Site: We stayed on the south loop at site 4 and it was wonderful! The sites are a little close together, but everyone was quiet and kept to themselves - not a big deal at all. We arrived at 4:30pm on a Friday and there were two spots left. Not sure about the north loop - signs and other reviews indicate that the north loop is tent camping only, but there were a bunch of rigs over there. Secure trash cans throughout and pit toilets (no locks!), though no water. Each site on the south loop has a picnic table, tent pad, and fire ring. Our site was very clean! We were also surprised to get great cell phone AND internet service here.
Hiking: What we really loved about this place was its access to some great hiking trails! Once in the south loop, you'll see a wooden sign that says "trails" near campsite 7. We took the Canyon Rim trail to the Overlook trail and got some gorgeous views of the gorge (out and back hike, a little over 4 miles). Also recommend taking the Canon Vista trail and then turning right on Far out to make it a 2 mile loop (be sure to take the Le View spur for the best views of the gorge)! The Smores trail is a fun little 1 mile loop around the campsite, good for stretching your legs once you arrive. It was late April when we went and the trails weren't crowded at all. This is a popular mountain biking area too.
Pets: We brought our dog, and lots of other campers did too. Everyone was very respectful and kept their dogs leashed. This is not the place to let your dog run off leash, please don't be that person. Aside from the fact that these are the camp rules, there are a lot of cows that wander pretty close to the campsite - there was a cowpie right by our fire ring, although they didn't get THAT close while we were there. They were close enough for our dog to see though - be aware if your dog is the type that will run up to other animals! We had no issues and she had a blast hiking the trails with us.
This campground was decent. Bathrooms and campground were well maintained. Sry few sites for tents and everyone is very closely packed. Luckily we didn’t have any neighbors otherwise we would have felt like we were all camping together. Very close to Garden of the Gods though.
The Cabins are for locals or people working in the local area and are only available for monthly rent, The tent areas are in direct sunlight with no shaded area and overpriced at $25 a night regardless of what time you check in checkouts at 11:00 am, The Bathrooms are reasonably clean, however scary hag lady comes in as if on crack running around looking like a mad woman, somewhat scary, the horse stalls are disgusting.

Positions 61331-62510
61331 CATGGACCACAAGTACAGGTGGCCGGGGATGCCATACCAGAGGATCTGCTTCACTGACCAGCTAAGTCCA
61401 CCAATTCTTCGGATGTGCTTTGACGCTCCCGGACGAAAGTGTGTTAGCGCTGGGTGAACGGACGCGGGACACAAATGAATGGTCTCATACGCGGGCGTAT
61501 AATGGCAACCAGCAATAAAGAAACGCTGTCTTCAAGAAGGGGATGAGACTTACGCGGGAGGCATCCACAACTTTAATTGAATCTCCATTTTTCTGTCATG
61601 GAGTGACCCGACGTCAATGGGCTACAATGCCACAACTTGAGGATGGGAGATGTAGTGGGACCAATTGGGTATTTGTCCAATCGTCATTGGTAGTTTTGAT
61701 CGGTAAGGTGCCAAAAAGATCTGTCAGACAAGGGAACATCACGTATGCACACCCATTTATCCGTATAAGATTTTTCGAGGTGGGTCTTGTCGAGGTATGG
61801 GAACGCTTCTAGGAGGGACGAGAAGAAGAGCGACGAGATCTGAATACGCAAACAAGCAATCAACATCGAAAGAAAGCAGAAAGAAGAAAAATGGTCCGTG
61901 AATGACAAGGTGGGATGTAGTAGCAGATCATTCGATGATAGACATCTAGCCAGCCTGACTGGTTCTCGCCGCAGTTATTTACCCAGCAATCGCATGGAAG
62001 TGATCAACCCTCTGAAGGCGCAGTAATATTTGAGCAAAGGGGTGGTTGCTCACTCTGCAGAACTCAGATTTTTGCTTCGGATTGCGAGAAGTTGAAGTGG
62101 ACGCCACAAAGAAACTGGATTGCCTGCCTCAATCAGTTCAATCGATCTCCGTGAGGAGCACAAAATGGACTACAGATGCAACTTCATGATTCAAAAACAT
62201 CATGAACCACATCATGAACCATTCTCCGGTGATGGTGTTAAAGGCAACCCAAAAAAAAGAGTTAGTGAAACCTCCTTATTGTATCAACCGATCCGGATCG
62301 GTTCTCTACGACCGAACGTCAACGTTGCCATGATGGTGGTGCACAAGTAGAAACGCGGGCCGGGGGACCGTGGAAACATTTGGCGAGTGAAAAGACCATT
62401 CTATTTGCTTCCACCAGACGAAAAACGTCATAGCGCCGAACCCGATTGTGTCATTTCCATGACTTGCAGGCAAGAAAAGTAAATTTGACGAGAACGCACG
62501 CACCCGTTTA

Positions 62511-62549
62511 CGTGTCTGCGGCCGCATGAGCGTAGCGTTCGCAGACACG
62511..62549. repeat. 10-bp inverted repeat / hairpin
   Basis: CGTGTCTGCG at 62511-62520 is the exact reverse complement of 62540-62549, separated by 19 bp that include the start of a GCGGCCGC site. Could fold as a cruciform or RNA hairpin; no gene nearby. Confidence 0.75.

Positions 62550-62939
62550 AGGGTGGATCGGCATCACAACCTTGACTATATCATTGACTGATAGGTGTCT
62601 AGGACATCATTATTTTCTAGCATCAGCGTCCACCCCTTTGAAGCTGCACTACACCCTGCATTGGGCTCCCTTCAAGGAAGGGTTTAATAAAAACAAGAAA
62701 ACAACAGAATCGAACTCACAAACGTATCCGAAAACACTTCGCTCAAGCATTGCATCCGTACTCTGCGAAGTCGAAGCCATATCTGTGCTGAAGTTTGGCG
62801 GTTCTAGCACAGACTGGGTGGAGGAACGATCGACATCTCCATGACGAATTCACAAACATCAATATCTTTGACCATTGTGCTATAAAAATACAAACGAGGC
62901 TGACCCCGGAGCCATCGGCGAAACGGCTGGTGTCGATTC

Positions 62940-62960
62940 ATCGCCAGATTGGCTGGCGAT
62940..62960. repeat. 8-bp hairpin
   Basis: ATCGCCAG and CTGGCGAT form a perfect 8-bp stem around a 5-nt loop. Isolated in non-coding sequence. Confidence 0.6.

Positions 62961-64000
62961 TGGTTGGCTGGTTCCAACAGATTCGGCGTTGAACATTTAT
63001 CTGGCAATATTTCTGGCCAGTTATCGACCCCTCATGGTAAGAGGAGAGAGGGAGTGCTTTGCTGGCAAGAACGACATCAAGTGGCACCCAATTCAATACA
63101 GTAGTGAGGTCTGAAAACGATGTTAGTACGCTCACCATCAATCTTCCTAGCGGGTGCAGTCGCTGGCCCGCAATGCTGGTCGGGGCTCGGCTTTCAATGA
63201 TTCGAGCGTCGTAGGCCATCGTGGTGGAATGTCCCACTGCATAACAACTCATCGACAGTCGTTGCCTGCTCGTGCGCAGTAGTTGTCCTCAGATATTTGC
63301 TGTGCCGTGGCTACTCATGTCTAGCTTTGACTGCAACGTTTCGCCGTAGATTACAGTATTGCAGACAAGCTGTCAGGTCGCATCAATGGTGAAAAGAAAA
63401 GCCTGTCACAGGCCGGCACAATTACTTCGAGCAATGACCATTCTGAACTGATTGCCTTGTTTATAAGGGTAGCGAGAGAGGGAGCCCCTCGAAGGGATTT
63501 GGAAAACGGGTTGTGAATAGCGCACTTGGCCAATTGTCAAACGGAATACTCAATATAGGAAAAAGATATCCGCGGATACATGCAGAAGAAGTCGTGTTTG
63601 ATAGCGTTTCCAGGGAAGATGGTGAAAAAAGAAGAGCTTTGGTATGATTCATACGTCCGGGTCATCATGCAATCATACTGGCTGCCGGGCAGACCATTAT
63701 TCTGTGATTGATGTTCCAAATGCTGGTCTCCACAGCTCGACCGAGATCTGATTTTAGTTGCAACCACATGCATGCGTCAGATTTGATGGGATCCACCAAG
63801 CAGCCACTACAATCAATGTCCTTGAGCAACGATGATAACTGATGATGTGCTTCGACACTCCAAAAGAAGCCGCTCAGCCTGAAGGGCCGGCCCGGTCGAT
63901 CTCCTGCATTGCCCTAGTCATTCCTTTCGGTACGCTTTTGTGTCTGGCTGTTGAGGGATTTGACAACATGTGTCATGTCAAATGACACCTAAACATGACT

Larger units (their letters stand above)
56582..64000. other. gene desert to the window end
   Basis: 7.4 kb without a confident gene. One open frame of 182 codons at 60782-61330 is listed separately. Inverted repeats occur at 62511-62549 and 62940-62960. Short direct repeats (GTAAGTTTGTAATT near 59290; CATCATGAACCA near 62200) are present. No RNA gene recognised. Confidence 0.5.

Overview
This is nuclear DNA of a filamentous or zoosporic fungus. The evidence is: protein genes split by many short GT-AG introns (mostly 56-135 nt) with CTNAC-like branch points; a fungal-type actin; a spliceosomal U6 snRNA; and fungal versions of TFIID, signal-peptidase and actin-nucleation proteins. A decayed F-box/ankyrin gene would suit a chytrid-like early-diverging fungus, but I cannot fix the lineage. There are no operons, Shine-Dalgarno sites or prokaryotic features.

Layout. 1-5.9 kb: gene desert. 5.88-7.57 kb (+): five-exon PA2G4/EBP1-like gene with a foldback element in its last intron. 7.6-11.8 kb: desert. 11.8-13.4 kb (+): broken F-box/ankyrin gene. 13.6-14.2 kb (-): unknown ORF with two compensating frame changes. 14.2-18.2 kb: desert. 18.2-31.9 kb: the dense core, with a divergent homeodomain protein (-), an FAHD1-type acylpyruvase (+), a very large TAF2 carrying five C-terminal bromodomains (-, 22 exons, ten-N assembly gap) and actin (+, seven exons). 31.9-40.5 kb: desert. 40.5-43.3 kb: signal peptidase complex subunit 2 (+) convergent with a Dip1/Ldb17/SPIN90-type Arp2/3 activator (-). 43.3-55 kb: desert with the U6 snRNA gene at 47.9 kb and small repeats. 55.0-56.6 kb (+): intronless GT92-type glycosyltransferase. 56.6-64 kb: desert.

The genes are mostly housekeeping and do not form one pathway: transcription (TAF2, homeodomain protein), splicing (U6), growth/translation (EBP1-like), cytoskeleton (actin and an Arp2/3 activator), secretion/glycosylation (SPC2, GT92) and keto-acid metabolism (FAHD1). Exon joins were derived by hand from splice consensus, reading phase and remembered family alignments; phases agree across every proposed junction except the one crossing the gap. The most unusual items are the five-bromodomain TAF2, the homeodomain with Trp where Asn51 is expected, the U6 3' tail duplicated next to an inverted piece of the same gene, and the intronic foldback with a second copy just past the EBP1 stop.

I wanted to stay in Manitou originally to hike Pikes Peak, unfortunate weather stopped that from happening so I had to make due and get in as many activities as I possibly could before heading out. I searched the area far and wide for great camping, and this place came up. I only at the time had the address but not much info and so as I was already in the area went ahead and made a stop in hoping to find a site to stay. Unfortunately I was told they only accept RVs, something very predominant in this area. It was a nice park so I went ahead and asked if I could check out some of their amenities before heading out, aka I asked if I could use their restroom and walk around. They let me but said since I wasn't staying I couldn't snag a bunch of photos and invade privacy, I think they told me this cause I had an entire convo about being a travel blogger..lol.
The location wasn't huge but it was quaint. It backed up to a creek which you could hear trickling trough and it made for a nice setting for a place to stay when in this area. Only a few moments away from Manitou only made it even more of a bonus.
Rates seemed pretty reasonable when I was visiting in fall a $45 a night but I did notice rates change seasonally so they could be a bit higher in summer months. They did also offer long term parking within guidelines of maintenance in an attempt to keep their campground looking nice. I really liked the location, I really just wish I had been able to stay, but like with most in Colorado, you have to search a bit harder if you are a tent camper.
Reserve in advance and hold your reservation or you will forfeit your deposit.